DAVIDSON – Malcolm Campbell recalls congratulating David Botstein for winning the Breakthrough Prize in Life Sciences and feeling flabbergasted after learning he’d get a share of Botstein’s $3 million winnings.

“It was one of the few times in life I’ve been speechless,” said Campbell, a biology professor at Davidson College. 

Botstein, a genetics professor at Princeton University, donated $100,000 to Campbell, as well as faculty at three other institutions.

“With these awards, I recognize the successes of these four institutions in the development and delivery of educational programs that are furthering the field of biological research by training the next generation of breakthrough scientists,” Botstein said.

The programs emphasize student involvement with real-life research projects in biology, rather than teaching through repetitive exercises, he said.

He praised Campbell, director of Davidson’s James G. Martin Genomics Program, for being a leader in this approach.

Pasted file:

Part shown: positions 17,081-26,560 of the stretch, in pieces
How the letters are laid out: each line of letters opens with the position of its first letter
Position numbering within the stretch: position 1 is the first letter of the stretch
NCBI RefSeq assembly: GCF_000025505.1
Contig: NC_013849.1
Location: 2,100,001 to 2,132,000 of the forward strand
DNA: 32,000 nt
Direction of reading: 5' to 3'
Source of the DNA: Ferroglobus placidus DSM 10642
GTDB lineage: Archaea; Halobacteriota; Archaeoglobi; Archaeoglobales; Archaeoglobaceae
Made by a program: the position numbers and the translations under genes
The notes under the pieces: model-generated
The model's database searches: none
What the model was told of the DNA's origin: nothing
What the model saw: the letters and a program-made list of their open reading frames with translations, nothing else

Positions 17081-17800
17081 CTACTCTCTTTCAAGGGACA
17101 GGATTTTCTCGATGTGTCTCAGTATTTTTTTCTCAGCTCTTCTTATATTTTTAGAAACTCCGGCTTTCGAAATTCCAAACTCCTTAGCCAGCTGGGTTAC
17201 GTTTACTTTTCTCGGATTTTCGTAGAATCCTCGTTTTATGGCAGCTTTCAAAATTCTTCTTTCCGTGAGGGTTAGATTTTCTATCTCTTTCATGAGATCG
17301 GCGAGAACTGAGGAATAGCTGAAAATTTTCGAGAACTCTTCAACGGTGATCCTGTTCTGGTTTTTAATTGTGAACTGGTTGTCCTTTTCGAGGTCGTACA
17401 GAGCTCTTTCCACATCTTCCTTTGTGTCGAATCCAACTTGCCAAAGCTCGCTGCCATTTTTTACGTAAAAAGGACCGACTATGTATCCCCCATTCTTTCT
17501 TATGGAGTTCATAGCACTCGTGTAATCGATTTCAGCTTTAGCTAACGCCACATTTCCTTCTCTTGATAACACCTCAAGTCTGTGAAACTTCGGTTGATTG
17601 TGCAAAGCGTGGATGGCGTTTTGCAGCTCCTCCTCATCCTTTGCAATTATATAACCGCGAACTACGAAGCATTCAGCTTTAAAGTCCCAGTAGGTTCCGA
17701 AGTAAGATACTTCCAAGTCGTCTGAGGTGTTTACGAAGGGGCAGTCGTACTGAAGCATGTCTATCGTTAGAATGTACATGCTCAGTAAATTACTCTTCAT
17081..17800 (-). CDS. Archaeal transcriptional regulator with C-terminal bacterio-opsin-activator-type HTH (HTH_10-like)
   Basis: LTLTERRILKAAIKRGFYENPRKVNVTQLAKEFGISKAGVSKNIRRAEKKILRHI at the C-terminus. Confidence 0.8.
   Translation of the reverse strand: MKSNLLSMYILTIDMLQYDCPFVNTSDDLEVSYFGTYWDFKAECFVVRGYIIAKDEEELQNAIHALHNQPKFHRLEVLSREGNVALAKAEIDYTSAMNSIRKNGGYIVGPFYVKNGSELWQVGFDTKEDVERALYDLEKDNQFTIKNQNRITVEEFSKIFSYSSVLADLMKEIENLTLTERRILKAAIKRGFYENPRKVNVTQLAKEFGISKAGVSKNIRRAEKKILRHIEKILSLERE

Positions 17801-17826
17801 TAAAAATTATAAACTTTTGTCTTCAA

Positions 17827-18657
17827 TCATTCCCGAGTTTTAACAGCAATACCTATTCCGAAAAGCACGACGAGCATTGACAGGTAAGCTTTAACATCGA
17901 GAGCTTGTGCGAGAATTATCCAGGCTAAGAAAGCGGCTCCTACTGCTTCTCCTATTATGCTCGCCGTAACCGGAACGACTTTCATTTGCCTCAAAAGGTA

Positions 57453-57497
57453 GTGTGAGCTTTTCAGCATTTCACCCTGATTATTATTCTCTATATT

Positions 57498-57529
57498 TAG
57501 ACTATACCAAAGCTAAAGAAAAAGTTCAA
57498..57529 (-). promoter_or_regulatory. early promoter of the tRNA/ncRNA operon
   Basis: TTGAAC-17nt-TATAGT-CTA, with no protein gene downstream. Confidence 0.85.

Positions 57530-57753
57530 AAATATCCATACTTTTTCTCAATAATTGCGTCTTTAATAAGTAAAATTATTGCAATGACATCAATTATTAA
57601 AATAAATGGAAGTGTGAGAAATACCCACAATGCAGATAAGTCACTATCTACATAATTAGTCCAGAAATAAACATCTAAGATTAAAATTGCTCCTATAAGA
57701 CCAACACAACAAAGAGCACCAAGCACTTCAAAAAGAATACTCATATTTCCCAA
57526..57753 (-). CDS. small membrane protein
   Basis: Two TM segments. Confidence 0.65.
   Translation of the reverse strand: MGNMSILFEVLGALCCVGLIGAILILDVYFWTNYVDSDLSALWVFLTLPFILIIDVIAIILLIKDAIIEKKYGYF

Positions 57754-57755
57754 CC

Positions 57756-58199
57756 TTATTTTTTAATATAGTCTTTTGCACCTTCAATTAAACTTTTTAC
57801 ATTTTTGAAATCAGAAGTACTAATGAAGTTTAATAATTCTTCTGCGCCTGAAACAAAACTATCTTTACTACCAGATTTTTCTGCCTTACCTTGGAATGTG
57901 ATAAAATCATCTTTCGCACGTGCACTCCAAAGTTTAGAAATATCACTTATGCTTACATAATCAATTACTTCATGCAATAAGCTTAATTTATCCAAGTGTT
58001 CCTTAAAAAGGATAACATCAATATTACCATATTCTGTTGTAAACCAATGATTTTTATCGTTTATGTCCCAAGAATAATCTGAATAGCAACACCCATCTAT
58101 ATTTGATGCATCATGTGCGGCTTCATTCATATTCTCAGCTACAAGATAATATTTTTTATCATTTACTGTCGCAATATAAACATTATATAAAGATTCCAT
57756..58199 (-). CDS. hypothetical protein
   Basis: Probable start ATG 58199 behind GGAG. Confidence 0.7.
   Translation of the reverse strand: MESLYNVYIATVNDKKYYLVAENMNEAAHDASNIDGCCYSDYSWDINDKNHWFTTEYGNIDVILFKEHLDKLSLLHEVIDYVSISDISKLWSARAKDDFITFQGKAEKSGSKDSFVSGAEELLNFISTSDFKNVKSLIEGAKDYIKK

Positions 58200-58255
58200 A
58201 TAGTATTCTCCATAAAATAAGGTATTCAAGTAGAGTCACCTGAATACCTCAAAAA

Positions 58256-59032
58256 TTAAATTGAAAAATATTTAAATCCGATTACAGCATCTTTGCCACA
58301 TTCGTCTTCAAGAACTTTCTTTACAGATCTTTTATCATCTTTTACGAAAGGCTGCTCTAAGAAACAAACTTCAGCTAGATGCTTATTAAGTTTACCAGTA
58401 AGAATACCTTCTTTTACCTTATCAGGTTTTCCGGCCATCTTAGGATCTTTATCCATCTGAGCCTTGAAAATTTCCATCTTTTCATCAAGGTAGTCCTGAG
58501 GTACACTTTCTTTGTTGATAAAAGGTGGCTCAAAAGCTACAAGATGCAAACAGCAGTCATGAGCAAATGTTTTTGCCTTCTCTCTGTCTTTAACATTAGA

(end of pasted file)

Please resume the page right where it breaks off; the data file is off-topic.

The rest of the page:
“Malcolm did it first, and continues to do it more effectively than anyone,” Botstein said. “It’s expensive and requires a lot of dedication on part of the faculty. It’s also counter to the current trend, which is to shove everything onto the Internet and let students sit there and be entertained. Malcolm gets it, which is why I wanted to make an example of him and Davidson.”

The award will allow Campbell to publish an electronic textbook titled “Integrating Concepts In Biology,” that he co-authored two years ago with faculty colleagues Chris Paradise and Laurie Heyer.

The book leads students to understand biological concepts through case studies.

“The book is aimed at putting the science back into introductory biology,” Campbell said. “Our approach lets students practice being scientists rather than memorizers.”

Campbell directs his undergraduate students in project-based labs that originate in his laboratory.

First-year students in the introductory biology course conduct original research by characterizing short genetic sequences for use in synthetic biology.

Motivated students may choose to take three advanced core courses in “Genomics,” “Laboratory Methods in Genomics” and “Bioinformatics” or conduct research in Campbell’s lab.